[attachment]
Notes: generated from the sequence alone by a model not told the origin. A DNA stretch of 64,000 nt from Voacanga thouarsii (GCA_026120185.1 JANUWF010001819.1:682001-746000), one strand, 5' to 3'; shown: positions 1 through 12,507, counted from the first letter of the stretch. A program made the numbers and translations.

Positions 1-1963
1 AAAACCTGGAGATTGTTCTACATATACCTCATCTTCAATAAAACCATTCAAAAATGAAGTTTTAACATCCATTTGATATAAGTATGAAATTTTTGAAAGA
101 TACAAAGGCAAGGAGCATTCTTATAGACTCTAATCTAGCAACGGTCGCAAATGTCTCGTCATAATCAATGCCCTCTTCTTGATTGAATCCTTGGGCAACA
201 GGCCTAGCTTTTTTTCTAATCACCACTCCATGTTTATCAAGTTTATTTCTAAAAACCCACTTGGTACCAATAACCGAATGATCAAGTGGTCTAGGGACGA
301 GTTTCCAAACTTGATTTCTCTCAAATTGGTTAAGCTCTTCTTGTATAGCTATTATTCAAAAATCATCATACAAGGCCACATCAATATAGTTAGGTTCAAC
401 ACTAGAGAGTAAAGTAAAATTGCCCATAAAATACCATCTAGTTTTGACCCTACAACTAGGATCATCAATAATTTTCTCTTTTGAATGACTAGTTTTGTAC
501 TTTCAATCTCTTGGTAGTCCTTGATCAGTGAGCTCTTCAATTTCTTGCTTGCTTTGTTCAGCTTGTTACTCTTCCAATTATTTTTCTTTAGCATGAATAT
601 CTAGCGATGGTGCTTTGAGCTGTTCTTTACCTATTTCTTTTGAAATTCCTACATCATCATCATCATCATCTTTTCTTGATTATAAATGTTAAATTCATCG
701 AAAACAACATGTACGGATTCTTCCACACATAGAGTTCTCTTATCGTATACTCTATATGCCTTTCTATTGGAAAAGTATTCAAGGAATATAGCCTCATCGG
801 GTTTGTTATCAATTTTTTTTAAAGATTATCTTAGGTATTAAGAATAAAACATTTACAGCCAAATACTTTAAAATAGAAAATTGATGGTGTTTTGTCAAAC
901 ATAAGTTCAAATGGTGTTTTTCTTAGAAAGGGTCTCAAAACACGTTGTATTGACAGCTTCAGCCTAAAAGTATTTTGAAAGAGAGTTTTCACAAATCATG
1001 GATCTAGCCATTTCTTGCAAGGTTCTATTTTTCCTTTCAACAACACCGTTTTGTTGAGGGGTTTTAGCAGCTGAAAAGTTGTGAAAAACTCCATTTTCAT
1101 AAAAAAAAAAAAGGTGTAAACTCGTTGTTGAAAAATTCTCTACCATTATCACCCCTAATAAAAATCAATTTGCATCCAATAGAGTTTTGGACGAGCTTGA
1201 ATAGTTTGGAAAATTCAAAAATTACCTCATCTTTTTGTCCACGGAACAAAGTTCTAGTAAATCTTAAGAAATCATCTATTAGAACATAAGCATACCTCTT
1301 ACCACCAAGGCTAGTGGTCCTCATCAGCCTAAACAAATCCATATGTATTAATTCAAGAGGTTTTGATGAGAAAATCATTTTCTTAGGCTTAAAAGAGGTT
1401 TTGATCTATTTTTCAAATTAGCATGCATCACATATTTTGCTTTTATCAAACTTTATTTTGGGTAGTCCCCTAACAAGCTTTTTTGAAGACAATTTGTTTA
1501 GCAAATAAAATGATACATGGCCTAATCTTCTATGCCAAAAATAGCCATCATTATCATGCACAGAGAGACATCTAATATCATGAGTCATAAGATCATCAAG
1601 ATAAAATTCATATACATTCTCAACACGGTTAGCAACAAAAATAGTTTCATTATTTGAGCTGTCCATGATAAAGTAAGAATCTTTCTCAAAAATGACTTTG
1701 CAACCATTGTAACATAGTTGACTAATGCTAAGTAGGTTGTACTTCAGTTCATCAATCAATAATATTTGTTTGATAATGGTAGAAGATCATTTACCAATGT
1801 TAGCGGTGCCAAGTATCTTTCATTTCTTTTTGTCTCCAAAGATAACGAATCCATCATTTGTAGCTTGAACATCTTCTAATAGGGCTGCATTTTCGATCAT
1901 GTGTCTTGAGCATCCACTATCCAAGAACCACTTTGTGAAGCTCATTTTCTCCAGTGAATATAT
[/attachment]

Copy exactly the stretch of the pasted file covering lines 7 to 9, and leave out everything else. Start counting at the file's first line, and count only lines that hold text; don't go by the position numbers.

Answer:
401 ACTAGAGAGTAAAGTAAAATTGCCCATAAAATACCATCTAGTTTTGACCCTACAACTAGGATCATCAATAATTTTCTCTTTTGAATGACTAGTTTTGTAC
501 TTTCAATCTCTTGGTAGTCCTTGATCAGTGAGCTCTTCAATTTCTTGCTTGCTTTGTTCAGCTTGTTACTCTTCCAATTATTTTTCTTTAGCATGAATAT
601 CTAGCGATGGTGCTTTGAGCTGTTCTTTACCTATTTCTTTTGAAATTCCTACATCATCATCATCATCATCTTTTCTTGATTATAAATGTTAAATTCATCG